# Noether's Theorem and the associated Noether Charge

1. Apr 3, 2009

### Kooklin

I've been trying to solve the problem of deriving the conserved "Noether Charge" associated with a transformation q(t) --> Q(s,t) under which the Lagrangian transforms in the following way:

L--> L + df(q,t,s)/dt (i.e. a full time derivative that doesn't depend on dq/dt)

I am guessing I need to take d/ds [ L + df(q,t,s)/dt ] = 0, which would mimic the derivation of the "Noether Charge" when the transformation leaves L invariant, but I am running into difficulties. Is this the right approach?? any help would be much appreciated.

Thanks =)

2. Apr 3, 2009

### turin

Do you know what Q and f are?

You must also consider the abstract variation of L in terms of the abstract variation of q, and use the Euler-Lagrange equation to eliminate all but total time derivatives. Then, you equate this abract variation to the explicit variation that you have shown (with f). The difference in time derivatives vanishes, and the time derivative is linear, so you will then have an abstract expression for a conserved quantity (i.e. constant in time). To relate it to the concrete transformation, you must assume that the transformation is continuous, and take it to first order for small values of the transformation parameter. I think this last concept may be what you are missing.

3. Apr 5, 2009

### Kooklin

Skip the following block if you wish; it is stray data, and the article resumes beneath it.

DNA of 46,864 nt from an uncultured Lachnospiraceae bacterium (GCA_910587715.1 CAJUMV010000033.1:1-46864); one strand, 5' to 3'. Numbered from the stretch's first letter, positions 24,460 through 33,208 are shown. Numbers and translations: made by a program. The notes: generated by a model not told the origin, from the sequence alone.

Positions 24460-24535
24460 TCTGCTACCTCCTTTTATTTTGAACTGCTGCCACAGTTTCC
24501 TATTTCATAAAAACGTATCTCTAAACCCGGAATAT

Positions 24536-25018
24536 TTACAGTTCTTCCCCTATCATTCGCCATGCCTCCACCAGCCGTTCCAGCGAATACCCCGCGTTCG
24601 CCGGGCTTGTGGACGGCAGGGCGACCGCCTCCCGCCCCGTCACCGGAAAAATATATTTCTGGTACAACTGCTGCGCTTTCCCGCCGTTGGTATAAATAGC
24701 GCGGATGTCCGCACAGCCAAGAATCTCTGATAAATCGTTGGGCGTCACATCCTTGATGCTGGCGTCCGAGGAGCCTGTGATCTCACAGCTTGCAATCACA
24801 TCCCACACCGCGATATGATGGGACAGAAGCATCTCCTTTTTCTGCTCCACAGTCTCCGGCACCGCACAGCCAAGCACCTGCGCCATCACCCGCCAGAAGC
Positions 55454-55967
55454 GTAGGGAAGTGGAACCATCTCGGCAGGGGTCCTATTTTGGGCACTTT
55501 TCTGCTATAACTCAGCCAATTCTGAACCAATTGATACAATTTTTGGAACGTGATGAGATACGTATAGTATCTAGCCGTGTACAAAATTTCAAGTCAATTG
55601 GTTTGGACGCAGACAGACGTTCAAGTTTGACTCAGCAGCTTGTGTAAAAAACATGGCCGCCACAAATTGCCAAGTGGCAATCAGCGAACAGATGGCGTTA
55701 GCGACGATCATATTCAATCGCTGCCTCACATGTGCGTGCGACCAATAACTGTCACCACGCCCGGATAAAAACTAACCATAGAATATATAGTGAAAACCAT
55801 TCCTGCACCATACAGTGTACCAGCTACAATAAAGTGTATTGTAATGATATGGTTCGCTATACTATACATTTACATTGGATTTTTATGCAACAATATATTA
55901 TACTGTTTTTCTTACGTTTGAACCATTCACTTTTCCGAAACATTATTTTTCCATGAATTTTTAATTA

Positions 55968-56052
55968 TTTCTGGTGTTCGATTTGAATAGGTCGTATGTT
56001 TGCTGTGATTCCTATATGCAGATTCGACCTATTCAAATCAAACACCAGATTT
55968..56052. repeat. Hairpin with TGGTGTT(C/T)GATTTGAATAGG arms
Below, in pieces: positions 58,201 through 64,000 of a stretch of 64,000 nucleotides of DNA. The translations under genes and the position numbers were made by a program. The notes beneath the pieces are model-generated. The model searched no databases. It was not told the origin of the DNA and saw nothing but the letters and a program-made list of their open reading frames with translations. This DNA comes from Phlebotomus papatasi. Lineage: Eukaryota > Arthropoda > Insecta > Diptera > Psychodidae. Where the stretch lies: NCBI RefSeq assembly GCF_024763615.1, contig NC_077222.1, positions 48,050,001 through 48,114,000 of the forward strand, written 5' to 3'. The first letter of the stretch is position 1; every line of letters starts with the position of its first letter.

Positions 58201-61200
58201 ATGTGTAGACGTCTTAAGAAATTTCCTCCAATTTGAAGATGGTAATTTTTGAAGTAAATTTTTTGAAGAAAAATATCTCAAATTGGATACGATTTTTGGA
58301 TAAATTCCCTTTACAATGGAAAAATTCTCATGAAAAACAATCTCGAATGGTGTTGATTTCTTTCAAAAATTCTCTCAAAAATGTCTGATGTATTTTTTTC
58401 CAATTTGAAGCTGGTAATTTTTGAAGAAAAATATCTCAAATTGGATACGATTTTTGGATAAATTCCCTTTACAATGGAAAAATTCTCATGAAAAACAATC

Well I guess I'm not sure exactly how one would go about doing what you suggest.

I recognize the steps that I saw in the derivation for a Lagrangian that is invariant under the said transformation, soI think I understand the idea, but I'm definitely missing something...does anyone know where I might be able to find a reference that explains this process well?

If not, I guess I have the following question: should I be varying the total time derivative at all in the way I am doing?

d/ds [ L + df(q,t,s)/dt ] = 0

and basically try to rewrite this as a d/dt [expression] = 0?

Am I also right in thinking that the associated conserved quantity should look like the Hamiltonian?

4. Apr 5, 2009

### turin

OK, but I hope that you realize that the Lagrangian is not necessarily invariant under the transformation, and that's why df/dt is there. So, the principle is basically to cancel the variation in L w.r.t. δq with the variation in L w.r.t. δs.

I think it's in Goldstein's grad level CM text, but I don't have that book so I'm not sure how good it is. (Wow, I really should buy that one; it's a classic.)

That last part is basically what you need to do, but I've never seen the approach quite like what you are doing. Your approach may actually be better than the way that I do it, but it is hard to tell. Does your L in that expression depend on s (i.e. through q)? If everything is linear in s, then I think it turns out to be the same way as I do it. If not, then maybe you should set s in the resulting expression to s0, that is, whatever value of s is required to make the transformation trivial (like in the first coefficient of a Taylor series).

I don't think so; what gives you that idea? In general, no. Of course, it depends on what you mean by "look like the Hamiltonian". For example, the free-particle theory is invariant to Q(s,t) = q(t) + s.q0, and df/dt = 0 . The conserved charge is q0.p(t), where p(t) is the canonical momentum ( p(t) ≡ ∂L/∂(dq/dt) ). I don't think that q0.p(t) looks like the free-particle Hamiltonian.

Last edited: Apr 5, 2009